Dionaea muscipula (Venus flytrap)
The Venus flytrap “eats” insects and sometimes even small frogs that become trapped in its modified, toothed leaves; if the prey struggles, the trap will close even tighter.
About this species
The Venus flytrap is a miracle of nature. People do not think of plants moving, but the Venus flytrap can catch insects with its toothed modified leaves that snap shut when triggered by prey touching the tiny hairs on the inner leaf surface. Kew’s Director Joseph Hooker and Charles Darwin shared a keen interest in carnivorous plants. Darwin even described the Venus flytrap as “one of the most wonderful plants in the world”.
How the Venus flytrap works
The workings of the trap mechanism in Dionaea are complex and depend on changes in the osmotic potential of the cells in the hinge. The traps close when one or other of the trigger hairs is touched more than once in quick succession; if nothing is caught, traps reopen after about a day. Once an insect is trapped, flaps close tighter to squash it, and enzymes are secreted to digest the prey. Mucilage is secreted to seal the margins of the trap. Some days later, after the insect is digested, the trap reopens.
The traps are unusual in that they spring shut. Similar traps are found in the aquatic genus Aldovandra (also in the family Droseraceae), but these only catch minute aquatic animals. Most species of Drosera (sundews) also catch insects, but by using sticky hairs that cover the leaf, after which the leaf slowly coils over the insect before digesting it.
Geography & Distribution
The Venus flytrap is found in south-east USA, in North Carolina and South Carolina. Populations, probably exotic, have been recorded from New Jersey and Florida.
The Venus flytrap has a rosette of leaves up to 20 cm across. Each leaf has a flat stalk and ends in a trap about 2 cm across. The centre is often reddish, and the sides of the trap are lined with 14–20 stiff, comb-like bristles that interlock when the trap closes. The flowers are white, in a cluster at the top of a 15–45 cm leafless stalk. The flowers have five sepals and five equal petals, around 12 mm long. There are 15–20 stamens. Numerous, small black seeds are formed in a round capsule.
Illustration from Curtis's Botanical Magazine
A hand-coloured engraving of Dionaea muscipula by Sydenham Edwards, taken from Curtis’s Botanical Magazine (1804) (Image: RBG Kew)
Curtis’s Botanical Magazine (Editor: Martyn Rix) provides an international forum of particular interest to botanists and horticulturists, plant ecologists and those with a special interest in botanical illustration.
Now well over two hundred years old, the Magazine is the longest running botanical periodical featuring colour illustrations of plants. Each four-part volume contains 24 plant portraits reproduced from watercolour originals by leading international botanical artists. Detailed but accessible articles combine horticultural and botanical information, history, conservation and economic uses of the plants described.
Published for the Royal Botanic Gardens, Kew by Wiley-Blackwell Publishing.
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Threats & Conservation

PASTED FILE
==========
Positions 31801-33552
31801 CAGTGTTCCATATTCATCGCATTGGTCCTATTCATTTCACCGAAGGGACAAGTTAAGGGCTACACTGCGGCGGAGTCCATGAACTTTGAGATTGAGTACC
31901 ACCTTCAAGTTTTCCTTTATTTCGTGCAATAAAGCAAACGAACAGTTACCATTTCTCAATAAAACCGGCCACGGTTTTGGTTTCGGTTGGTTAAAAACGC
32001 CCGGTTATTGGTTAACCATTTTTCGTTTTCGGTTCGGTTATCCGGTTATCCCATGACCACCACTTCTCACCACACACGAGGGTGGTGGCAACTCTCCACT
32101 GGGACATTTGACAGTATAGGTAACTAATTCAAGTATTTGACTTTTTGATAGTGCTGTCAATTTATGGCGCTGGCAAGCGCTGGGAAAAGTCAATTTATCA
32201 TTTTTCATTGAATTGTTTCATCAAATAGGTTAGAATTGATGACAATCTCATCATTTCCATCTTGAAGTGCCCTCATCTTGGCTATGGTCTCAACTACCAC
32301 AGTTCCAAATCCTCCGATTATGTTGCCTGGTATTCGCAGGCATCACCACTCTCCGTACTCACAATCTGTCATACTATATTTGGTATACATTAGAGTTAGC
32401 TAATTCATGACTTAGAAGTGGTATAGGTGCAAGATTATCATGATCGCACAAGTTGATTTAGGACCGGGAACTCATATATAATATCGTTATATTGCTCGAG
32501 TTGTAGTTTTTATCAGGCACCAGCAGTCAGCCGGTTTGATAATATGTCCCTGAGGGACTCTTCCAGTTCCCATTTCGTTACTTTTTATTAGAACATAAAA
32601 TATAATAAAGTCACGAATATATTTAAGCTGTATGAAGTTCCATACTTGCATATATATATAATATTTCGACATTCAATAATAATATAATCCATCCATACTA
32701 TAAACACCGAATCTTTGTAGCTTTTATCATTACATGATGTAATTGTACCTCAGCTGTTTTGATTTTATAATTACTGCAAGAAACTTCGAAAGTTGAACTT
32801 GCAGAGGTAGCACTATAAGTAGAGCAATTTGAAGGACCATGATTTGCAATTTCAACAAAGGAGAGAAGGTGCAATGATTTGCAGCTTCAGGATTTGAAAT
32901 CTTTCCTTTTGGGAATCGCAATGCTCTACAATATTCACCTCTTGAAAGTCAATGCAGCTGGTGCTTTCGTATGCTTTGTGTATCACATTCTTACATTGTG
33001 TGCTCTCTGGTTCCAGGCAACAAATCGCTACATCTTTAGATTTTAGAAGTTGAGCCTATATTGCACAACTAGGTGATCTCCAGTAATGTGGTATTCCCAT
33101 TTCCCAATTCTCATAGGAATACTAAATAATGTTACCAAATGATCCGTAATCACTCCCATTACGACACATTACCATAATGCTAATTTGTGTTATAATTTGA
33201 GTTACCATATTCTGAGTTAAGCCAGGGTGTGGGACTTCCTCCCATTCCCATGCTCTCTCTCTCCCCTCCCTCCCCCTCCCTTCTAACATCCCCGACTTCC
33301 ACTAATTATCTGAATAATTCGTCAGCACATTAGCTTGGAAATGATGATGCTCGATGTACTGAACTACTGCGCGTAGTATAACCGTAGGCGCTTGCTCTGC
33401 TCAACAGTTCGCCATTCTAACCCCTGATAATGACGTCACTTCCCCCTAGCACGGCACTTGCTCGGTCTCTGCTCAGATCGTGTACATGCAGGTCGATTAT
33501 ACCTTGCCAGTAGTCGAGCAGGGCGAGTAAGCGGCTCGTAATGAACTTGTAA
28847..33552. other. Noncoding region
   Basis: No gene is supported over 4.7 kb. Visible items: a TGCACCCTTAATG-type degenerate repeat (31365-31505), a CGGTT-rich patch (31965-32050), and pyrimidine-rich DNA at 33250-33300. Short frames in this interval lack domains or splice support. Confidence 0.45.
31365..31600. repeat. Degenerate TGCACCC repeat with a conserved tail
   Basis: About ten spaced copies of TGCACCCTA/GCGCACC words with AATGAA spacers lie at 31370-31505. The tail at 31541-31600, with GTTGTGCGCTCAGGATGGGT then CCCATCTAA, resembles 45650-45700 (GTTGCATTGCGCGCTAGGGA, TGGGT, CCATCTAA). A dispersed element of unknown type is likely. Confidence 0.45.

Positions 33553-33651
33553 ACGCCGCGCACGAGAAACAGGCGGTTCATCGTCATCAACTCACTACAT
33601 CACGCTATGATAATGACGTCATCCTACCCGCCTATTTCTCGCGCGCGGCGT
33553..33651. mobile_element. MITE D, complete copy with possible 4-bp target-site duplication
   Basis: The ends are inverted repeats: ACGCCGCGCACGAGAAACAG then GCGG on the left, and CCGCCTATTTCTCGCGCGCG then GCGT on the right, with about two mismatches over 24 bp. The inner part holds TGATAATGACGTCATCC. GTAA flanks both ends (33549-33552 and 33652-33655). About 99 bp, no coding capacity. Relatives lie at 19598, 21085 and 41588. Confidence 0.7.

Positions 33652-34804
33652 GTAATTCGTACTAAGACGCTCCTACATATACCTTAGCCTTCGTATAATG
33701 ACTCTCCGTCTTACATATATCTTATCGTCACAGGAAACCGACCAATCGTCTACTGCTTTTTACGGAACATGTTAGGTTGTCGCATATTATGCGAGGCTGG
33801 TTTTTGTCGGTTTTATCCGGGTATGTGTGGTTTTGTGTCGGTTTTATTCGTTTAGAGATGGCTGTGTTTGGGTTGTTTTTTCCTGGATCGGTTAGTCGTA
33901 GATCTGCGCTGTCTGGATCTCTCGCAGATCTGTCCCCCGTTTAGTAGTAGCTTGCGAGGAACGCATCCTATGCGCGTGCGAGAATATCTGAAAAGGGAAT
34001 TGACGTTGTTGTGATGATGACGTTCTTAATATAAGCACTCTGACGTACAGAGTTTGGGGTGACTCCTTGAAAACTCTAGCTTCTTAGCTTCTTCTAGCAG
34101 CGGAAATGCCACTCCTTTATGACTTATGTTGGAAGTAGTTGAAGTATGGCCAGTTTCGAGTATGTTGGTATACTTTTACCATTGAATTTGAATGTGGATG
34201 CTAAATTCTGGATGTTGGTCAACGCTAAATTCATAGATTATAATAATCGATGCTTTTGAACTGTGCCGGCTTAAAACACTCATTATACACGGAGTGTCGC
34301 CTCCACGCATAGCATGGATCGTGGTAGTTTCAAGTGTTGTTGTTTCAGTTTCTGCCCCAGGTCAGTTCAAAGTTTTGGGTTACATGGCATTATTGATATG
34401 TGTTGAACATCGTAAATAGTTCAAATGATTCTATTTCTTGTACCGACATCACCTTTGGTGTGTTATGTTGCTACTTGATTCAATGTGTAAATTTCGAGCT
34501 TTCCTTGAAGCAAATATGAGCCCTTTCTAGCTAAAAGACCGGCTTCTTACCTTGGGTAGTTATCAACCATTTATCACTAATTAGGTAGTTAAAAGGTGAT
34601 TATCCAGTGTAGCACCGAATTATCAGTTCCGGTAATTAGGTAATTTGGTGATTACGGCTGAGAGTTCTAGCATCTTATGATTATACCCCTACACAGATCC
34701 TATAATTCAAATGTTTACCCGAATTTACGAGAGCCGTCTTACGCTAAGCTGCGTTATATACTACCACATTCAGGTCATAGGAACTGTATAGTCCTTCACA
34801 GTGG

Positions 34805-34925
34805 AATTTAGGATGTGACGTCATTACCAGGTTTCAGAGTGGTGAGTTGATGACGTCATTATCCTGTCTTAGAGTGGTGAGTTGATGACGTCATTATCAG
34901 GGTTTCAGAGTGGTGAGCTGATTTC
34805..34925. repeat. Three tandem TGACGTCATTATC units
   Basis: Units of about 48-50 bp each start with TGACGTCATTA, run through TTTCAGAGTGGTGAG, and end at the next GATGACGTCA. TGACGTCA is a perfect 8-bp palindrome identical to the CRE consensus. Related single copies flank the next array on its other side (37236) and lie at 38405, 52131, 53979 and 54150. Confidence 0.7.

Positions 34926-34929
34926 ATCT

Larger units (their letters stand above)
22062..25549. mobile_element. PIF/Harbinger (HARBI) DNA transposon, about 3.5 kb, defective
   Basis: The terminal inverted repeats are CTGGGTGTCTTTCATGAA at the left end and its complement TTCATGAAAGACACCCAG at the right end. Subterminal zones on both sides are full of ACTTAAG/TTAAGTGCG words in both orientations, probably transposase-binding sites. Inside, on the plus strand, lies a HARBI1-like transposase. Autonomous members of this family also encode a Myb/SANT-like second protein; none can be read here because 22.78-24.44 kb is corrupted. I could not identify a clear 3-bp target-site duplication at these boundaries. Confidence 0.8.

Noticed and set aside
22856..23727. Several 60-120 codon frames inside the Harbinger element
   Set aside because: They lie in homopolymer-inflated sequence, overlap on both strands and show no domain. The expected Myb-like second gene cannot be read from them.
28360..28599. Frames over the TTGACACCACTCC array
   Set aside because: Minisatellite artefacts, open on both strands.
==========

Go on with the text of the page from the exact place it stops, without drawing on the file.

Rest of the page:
Dionaea muscipula is Vulnerable (VU) (A1acd, B1+2c) according to IUCN Red List criteria. It is also considered Vulnerable (G3), using the NatureServe criteria. It has a narrow range on the coastal plain of North and South Carolina. The species is threatened by over-collection from the wild but to an even greater degree by loss of habitat and fires, which alter its natural habitat. Dionaea muscipula is listed on Appendix II of CITES (Convention on International Trade in Endangered Species), which mandates regulations on international trade in threatened species.
Dionaea muscipula was among 250 rare and threatened plants selected for inclusion in the first IUCN Plant Red Data Book published in 1978. This publication grew out of pioneering work by a handful of botanists in the Kew Herbarium, which recognised that there are many plant species in danger of extinction for which their plight was less publicised than rare and charismatic animals. A network of researchers was established around the world, feeding data on the conservation status of plants to the team at Kew, making up what was then called the Threatened Plants Committee (TPC). This work formed the basis of the plant database of the UNEP World Conservation Monitoring Centre, which records distribution and conservation status of over 34,000 globally rare and threatened plant species and modern day IUCN Red List of Threatened Species.
The Venus flytrap is commonly grown as a curiosity and is a source of wonder for children and adults alike. Indeed, it is likely that the Venus flytrap has been the source of inspiration for many a horror film involving man-eating plants – a somewhat unique “use” within the plant kingdom! Dionaea muscipula has also been shown to contain naphthoquinones that may have medicinal value.
Watch this Kew video of tips and tricks on caring for your Venus flytrap
This species at Kew
Dionaea muscipula can be seen in the Princess of Wales Conservatory in the carnivorous plant zone.
The botanical artist Marianne North depicted Dionaea muscipula in her painting North American Carnivorous Plants (see image, left), which can be seen in the Marianne North Gallery.
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